Researchers have found that they can make people move in slow motion by boosting one type of brain wave. The findings offer some of the first proof that brain waves can have a direct influence on behavior, according to the researchers, who report their findings online on October 1 in Current Biology, a Cell Press publication.
“At last we have some direct experimental proof that brain waves influence behavior in humans, in this case how fast a movement is performed,” said Peter Brown of University College London. “The implication is that it is not just how active brain cells are that is important, but also how they couple their activity into patterns like beta activity.”
There are many types of brain waves, distinguished by their frequency and location, Brown explained. In the new study, the researchers injected a small electrical current into the brain through the scalps of fourteen people while the participants manipulated the position of a spot on a computer screen as quickly as they could with a joystick.
The electrical current used increased normal beta activity, a wave that earlier studies linked to sustained muscle activities, such as holding a book. Beta activity drops before people make a move.
Unlike most previous work, which used constant brain stimulation, the new study employed an oscillating current, more like that underlying normal brain activity. As a result, people’s fastest times on the computer task were 10 percent slower.
Brown said the researchers were surprised that the electrical currents used in the study — which were very small and imperceptible to the participants — could have such a measurable effect.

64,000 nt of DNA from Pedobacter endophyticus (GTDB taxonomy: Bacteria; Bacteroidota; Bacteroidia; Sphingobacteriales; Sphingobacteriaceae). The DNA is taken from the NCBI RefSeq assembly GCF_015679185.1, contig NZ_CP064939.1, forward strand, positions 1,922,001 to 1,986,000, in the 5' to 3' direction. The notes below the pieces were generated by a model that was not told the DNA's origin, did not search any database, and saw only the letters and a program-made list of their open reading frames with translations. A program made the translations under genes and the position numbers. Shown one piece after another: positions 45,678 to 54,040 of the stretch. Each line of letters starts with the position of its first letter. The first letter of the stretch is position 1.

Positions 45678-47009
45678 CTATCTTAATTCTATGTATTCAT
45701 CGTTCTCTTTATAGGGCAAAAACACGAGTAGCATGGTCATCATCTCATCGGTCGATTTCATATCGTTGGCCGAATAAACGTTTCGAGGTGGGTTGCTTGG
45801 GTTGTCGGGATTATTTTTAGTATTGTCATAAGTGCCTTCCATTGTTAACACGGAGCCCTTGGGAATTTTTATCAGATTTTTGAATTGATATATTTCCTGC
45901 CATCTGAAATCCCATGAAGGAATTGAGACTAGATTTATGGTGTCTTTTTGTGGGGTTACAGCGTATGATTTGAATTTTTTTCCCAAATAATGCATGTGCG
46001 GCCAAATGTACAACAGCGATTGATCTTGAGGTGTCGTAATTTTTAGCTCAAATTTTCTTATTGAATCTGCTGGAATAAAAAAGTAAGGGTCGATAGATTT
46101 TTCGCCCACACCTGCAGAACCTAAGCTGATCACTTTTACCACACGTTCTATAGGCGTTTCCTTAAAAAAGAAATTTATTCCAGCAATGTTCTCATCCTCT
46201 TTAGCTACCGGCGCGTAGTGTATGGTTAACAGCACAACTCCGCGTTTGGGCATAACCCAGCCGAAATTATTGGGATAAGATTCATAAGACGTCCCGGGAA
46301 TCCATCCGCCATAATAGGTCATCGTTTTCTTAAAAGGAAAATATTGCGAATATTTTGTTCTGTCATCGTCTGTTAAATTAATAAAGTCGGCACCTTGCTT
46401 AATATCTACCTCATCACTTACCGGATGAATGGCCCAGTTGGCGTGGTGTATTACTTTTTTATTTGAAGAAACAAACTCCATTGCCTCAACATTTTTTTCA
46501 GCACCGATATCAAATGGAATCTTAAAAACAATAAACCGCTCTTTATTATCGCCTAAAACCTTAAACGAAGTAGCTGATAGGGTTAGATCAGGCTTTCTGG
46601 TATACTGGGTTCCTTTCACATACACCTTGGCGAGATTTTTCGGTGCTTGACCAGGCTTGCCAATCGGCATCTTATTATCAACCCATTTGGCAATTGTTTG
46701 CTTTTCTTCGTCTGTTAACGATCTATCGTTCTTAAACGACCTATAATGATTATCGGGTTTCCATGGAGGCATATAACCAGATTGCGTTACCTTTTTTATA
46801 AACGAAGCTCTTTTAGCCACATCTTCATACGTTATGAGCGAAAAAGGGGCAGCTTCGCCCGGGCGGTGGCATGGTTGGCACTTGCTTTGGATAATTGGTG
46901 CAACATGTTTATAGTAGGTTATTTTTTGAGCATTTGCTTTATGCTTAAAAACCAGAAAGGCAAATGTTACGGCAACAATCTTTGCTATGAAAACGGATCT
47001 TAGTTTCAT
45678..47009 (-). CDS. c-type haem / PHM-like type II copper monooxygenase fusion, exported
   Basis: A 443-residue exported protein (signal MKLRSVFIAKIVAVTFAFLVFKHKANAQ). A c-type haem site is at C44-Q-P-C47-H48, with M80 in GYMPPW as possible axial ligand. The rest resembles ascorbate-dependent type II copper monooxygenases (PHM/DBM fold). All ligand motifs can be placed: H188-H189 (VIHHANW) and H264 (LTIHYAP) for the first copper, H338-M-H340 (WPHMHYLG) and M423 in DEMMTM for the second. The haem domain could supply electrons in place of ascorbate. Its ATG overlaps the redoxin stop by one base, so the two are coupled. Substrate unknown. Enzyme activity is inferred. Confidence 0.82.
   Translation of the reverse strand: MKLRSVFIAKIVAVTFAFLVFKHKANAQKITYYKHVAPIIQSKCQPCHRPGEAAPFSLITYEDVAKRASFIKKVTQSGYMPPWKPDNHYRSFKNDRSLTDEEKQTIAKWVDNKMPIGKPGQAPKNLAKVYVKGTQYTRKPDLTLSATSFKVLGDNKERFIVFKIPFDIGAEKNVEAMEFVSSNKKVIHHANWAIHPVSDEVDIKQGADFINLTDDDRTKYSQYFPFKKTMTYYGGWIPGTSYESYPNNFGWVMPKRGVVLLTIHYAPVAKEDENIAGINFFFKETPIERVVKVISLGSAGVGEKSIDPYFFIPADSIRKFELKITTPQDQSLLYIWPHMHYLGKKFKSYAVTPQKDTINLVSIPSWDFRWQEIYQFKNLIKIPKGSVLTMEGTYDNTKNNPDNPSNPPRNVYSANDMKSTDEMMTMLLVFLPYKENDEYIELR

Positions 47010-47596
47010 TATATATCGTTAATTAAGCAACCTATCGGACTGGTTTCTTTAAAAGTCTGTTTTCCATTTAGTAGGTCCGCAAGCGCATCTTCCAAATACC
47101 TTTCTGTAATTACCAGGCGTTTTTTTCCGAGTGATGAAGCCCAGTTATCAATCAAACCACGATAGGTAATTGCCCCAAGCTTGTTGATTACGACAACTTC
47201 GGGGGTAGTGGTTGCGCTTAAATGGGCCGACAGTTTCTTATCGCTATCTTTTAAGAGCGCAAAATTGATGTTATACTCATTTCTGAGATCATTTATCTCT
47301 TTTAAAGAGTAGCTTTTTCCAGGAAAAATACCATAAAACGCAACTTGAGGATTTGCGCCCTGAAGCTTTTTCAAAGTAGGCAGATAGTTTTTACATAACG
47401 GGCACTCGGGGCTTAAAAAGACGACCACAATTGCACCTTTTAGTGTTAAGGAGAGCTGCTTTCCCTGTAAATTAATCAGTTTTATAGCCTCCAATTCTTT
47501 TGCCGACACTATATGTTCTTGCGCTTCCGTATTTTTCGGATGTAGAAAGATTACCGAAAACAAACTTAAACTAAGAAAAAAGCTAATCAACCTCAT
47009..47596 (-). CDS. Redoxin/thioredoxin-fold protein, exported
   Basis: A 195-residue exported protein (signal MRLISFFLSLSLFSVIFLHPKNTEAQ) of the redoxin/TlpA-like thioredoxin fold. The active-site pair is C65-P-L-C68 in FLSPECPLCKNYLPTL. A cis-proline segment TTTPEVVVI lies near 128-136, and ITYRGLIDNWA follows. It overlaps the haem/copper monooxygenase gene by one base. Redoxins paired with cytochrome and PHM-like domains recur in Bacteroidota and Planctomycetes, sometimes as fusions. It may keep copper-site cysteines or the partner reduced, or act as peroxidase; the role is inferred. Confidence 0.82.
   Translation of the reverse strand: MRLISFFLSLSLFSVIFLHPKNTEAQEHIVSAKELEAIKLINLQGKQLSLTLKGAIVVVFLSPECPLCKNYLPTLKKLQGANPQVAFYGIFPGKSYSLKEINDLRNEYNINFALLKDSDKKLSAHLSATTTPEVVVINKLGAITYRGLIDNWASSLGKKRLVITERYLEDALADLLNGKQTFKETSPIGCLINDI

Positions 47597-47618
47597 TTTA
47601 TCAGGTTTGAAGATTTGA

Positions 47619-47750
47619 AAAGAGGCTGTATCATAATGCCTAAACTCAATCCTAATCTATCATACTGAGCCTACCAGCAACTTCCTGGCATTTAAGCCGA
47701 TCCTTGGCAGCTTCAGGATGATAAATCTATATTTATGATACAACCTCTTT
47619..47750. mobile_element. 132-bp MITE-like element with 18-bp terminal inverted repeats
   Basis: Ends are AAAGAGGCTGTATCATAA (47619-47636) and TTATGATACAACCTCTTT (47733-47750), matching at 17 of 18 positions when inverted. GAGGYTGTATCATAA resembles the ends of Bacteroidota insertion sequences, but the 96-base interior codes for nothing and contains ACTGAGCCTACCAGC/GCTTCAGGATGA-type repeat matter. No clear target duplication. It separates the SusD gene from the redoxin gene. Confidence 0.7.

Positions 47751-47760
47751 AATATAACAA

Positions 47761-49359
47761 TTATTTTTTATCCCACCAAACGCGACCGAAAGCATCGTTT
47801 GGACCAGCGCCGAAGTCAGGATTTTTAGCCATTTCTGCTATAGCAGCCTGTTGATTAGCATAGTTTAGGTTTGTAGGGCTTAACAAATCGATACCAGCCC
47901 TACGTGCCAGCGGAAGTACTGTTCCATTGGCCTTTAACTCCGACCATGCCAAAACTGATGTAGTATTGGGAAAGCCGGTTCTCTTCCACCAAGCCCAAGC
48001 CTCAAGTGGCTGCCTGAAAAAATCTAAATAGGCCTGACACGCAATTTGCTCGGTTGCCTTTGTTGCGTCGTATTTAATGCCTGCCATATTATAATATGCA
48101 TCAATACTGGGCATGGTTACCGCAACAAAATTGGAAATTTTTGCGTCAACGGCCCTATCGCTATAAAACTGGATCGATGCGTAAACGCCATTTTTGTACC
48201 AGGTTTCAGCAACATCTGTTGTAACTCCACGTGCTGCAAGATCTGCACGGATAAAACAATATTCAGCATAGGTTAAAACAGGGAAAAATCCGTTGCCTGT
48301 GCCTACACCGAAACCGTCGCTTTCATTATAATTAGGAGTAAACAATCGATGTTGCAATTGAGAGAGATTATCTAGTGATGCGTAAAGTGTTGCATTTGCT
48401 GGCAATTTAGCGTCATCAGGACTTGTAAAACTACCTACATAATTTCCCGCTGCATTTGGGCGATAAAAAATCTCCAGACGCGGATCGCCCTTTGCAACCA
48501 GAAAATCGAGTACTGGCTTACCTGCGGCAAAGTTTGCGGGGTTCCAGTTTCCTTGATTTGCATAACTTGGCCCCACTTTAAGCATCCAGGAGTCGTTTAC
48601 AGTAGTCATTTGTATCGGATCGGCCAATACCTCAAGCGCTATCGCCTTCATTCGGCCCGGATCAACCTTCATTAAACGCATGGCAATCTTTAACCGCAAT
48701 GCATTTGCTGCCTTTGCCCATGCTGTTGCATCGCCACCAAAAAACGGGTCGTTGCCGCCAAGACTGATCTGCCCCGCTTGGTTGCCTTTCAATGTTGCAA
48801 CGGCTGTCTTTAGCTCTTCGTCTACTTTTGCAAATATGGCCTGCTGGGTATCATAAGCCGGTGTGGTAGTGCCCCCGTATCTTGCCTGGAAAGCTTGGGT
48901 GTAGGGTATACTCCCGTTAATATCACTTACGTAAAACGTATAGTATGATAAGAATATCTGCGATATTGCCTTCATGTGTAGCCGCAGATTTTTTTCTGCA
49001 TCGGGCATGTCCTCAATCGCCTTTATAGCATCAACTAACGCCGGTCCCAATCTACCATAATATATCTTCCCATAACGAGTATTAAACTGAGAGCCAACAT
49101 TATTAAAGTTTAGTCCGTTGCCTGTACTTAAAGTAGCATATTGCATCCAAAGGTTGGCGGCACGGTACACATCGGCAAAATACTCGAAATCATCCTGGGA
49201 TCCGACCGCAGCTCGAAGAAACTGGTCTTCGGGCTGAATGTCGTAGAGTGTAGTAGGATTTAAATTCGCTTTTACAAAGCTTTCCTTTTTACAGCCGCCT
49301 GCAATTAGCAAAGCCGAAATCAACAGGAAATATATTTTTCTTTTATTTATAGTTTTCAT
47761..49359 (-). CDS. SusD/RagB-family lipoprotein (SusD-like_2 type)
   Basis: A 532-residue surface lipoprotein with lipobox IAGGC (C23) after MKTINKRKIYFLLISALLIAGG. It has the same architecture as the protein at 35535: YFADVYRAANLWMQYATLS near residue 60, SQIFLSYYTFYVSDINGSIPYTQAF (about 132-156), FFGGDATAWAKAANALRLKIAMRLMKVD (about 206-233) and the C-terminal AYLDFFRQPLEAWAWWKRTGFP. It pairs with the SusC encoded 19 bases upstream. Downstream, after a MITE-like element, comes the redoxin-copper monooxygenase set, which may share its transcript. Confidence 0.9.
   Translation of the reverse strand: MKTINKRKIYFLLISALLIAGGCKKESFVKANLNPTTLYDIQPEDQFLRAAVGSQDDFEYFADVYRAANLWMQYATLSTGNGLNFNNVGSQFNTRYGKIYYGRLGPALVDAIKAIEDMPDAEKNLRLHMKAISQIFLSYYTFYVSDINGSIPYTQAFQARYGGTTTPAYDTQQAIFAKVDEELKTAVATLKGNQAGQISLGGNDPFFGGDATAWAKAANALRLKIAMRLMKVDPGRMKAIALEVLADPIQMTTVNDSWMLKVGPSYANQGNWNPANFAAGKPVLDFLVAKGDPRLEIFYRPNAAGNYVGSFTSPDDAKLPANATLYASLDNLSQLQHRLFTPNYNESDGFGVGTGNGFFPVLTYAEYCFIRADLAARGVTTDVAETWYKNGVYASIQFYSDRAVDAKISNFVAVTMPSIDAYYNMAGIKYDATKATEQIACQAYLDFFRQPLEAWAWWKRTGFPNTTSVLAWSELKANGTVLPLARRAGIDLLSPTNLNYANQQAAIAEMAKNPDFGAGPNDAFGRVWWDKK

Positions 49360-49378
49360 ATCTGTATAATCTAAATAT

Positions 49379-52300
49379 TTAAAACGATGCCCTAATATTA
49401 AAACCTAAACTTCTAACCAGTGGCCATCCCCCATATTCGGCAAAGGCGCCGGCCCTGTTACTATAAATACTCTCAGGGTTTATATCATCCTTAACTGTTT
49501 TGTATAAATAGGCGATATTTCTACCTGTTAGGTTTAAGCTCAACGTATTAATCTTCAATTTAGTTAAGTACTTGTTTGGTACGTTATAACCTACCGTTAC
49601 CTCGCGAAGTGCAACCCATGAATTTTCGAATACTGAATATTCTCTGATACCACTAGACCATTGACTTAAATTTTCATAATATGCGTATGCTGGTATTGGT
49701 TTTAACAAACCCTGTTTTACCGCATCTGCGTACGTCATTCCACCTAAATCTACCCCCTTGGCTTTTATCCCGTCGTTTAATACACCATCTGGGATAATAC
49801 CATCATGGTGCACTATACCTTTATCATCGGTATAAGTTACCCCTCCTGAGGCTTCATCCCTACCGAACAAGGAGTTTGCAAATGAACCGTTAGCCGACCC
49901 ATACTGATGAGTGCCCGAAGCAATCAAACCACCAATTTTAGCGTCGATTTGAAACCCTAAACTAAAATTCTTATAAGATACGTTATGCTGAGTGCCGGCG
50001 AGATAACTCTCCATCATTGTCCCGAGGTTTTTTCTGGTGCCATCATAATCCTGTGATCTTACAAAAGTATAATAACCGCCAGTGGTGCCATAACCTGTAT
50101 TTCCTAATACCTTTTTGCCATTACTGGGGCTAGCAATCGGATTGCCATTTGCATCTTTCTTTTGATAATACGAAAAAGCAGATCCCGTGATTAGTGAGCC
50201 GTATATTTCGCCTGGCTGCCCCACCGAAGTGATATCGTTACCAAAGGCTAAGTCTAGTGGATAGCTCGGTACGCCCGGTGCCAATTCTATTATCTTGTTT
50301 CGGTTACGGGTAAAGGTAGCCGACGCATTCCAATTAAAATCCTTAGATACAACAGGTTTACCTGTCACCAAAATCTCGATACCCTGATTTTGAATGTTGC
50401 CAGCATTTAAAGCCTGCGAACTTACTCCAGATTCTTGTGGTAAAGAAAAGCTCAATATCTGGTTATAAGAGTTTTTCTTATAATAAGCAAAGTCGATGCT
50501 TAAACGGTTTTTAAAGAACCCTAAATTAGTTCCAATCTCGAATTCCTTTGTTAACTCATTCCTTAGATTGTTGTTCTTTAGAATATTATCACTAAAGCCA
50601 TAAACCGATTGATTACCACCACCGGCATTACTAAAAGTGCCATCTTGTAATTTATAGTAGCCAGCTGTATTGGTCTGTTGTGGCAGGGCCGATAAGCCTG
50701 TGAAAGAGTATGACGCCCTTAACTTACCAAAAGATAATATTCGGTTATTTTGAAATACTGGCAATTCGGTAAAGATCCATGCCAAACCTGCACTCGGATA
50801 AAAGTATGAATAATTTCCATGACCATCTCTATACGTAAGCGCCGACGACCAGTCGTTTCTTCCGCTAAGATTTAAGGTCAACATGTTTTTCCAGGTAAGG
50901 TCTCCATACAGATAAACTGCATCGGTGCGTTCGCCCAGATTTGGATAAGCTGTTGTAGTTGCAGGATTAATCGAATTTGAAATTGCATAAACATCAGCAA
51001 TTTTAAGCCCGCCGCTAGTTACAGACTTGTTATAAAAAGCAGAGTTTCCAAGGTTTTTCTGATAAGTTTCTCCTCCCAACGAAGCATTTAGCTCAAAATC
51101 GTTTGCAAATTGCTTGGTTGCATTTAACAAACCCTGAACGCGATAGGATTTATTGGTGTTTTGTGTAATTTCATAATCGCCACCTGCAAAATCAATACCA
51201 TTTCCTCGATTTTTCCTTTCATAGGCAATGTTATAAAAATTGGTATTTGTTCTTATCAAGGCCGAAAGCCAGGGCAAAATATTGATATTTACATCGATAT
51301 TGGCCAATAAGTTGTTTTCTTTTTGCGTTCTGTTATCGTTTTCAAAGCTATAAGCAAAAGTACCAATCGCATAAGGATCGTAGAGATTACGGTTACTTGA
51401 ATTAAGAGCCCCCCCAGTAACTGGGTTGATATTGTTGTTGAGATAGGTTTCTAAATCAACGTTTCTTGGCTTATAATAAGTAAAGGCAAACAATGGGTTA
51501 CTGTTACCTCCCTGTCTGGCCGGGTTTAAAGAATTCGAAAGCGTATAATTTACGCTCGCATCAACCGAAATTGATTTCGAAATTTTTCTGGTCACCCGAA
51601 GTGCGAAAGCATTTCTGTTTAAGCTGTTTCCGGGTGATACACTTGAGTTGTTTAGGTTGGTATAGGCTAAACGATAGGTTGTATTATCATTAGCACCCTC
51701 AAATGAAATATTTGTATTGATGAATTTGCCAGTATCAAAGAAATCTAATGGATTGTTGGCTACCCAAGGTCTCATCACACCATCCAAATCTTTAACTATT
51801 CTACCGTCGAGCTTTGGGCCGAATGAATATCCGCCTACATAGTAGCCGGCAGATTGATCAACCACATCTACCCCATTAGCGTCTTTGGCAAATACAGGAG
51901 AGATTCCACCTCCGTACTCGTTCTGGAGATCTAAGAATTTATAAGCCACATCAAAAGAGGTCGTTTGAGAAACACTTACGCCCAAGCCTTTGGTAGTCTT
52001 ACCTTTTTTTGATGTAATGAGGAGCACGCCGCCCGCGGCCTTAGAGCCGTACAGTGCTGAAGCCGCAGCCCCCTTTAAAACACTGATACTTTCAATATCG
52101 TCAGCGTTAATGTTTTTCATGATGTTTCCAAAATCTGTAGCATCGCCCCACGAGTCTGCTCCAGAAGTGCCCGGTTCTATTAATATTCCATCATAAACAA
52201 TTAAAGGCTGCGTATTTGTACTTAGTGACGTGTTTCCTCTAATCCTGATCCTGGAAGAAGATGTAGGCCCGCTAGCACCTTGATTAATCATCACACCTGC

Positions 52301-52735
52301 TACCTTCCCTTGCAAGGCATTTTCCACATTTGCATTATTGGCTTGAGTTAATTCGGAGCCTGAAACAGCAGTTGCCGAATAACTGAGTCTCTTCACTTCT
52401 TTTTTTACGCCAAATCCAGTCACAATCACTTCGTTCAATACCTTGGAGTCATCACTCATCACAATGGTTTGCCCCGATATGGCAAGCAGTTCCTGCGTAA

The current findings provide the first interventional evidence of a causal link between increased beta synchrony and the slowing of voluntary movement in otherwise healthy individuals, the researchers report, noting that earlier studies have shown altered brain waves to influence memory.
In addition to the new insight into normal brain function, the results might have implications for treating conditions characterized by either uncontrolled or slowed movements.
“If we know what patterns of brain activity slow voluntary movement, then we can try and boost these patterns in conditions like chorea and dystonia, where there is excessive and uncontrolled movement,” Brown said. “Conversely, we can try and suppress beta activity in conditions like Parkinson’s disease typified by slow movement.”
The authors include Alek Pogosyan, Louise Doyle Gaynor, Alexandre Eusebio, and Peter Brown, of the Sobell Department of Motor Neuroscience and Movement Disorders, Institute of Neurology, University College London, London, UK.